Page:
What's written on the left hand side of the board:
When Cotton Was King
As told by a cotton worker circa 1910
"It's hot int' mill wi' lots o' noise. On a nice day, we'll take our lunch ont' towpath an' eat snaps from't snap tins."
It's a 5.5 day week for us cotton worker; that's 12 hours a day and half day Saturday.
We've all got nimble fingers, especially the 'Piecers'. They're mainly children who nip under the spinning machines to tie the broken cotton back together.
Some of us work on the spinning machines and some on the carding machines. The mill takes a raw bale of cotton, cleans it, twists it and spins it into fine yarn.
The humidity in the mill keeps the cotton damp so it's easier to spin without snapping.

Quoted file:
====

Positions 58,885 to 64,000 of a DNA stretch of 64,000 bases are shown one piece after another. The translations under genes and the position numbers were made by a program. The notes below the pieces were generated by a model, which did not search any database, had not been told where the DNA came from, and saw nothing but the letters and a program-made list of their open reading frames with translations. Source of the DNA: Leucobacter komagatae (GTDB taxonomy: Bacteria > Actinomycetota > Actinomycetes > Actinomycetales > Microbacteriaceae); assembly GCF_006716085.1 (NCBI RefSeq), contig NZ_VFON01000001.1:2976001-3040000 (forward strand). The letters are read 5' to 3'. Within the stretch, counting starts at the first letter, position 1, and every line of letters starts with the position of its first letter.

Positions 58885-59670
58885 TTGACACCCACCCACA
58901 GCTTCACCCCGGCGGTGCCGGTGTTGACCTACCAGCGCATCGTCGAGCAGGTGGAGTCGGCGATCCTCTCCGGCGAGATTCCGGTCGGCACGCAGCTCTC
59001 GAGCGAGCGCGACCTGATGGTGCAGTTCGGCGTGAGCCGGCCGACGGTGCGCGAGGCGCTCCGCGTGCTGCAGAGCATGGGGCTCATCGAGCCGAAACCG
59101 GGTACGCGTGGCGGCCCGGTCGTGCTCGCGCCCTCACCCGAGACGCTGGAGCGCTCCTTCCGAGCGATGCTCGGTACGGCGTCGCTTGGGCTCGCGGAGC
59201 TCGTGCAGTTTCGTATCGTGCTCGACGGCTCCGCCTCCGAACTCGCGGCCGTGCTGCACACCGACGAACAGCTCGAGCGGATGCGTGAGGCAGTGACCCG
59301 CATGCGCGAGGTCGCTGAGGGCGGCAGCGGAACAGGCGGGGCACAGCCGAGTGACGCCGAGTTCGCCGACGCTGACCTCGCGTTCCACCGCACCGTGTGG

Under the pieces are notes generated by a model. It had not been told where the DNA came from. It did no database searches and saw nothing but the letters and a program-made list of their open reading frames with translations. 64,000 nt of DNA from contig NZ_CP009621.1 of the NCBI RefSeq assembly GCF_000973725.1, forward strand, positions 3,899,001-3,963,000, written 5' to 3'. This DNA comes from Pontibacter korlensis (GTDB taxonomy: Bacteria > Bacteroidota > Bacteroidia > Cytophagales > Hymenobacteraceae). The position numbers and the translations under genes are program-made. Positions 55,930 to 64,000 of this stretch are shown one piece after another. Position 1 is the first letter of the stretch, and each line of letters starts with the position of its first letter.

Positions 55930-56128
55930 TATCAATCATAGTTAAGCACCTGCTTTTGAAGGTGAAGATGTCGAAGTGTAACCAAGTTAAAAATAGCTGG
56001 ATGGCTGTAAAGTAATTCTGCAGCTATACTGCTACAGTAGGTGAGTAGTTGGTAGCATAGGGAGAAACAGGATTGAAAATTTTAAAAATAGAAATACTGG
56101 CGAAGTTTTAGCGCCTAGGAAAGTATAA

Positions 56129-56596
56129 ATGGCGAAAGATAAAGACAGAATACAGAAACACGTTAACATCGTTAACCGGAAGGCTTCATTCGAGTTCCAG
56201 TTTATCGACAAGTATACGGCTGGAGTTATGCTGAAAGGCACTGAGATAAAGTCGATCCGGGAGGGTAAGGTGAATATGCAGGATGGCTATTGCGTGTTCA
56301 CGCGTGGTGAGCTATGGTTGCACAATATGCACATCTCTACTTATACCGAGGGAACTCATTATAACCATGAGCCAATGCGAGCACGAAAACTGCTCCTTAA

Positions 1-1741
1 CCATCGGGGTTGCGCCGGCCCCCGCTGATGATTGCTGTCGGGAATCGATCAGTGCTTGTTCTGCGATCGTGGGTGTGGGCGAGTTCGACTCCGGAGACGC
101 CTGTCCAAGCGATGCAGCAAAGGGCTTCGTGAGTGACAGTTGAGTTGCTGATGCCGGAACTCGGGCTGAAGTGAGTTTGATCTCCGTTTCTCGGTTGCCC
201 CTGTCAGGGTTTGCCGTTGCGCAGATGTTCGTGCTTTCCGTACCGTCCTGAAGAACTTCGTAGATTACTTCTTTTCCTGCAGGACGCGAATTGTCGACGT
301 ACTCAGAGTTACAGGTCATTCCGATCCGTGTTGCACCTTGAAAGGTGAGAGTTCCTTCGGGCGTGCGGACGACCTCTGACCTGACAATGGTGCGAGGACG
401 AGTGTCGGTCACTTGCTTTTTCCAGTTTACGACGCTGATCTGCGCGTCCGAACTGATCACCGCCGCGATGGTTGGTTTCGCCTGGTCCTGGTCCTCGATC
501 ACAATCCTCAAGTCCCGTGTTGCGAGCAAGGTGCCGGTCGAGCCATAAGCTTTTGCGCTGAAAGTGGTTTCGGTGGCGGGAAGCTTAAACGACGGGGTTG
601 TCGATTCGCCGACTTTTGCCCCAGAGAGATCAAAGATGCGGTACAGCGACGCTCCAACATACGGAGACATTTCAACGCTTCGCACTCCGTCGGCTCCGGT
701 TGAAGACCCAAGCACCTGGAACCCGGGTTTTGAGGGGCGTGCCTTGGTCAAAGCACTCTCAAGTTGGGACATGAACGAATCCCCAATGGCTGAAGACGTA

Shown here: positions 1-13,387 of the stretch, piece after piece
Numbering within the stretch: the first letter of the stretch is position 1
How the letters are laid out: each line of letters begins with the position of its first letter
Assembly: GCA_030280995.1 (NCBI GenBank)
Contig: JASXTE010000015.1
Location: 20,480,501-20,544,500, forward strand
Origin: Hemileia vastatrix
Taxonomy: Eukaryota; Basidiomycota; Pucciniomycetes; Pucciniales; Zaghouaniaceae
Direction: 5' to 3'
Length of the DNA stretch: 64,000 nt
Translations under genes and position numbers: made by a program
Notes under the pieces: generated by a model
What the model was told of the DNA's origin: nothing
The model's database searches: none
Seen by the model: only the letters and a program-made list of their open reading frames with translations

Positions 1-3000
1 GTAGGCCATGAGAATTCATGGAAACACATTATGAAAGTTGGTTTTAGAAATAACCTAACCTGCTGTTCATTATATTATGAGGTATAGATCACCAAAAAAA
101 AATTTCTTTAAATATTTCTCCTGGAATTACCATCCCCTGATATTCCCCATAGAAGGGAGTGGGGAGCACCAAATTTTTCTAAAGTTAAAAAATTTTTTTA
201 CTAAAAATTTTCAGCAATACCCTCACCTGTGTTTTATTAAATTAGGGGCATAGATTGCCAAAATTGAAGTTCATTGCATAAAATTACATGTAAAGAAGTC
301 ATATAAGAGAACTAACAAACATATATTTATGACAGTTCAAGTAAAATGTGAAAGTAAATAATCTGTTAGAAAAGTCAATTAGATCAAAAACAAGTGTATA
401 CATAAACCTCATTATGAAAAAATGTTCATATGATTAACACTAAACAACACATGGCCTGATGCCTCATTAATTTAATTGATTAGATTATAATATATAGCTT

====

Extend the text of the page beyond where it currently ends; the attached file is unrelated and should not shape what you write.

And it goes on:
There are five floors of machinery - all powered by the Trencherfield Mill Engine.
The noise is deafening - we stuff cotton from the floor in our ears to protect them.
We communicate using 'Me-Mawing', a mixture of sign language and lip reading.
We work in our bare feet because our clogs could spark on the concrete floor and set the cotton bales alight.
"We wake early doors to the sound of the Trencherfield steam whistle. Summonin' us t'mill for another day. But as thee say - England's bread hangs on Lancashire's thread."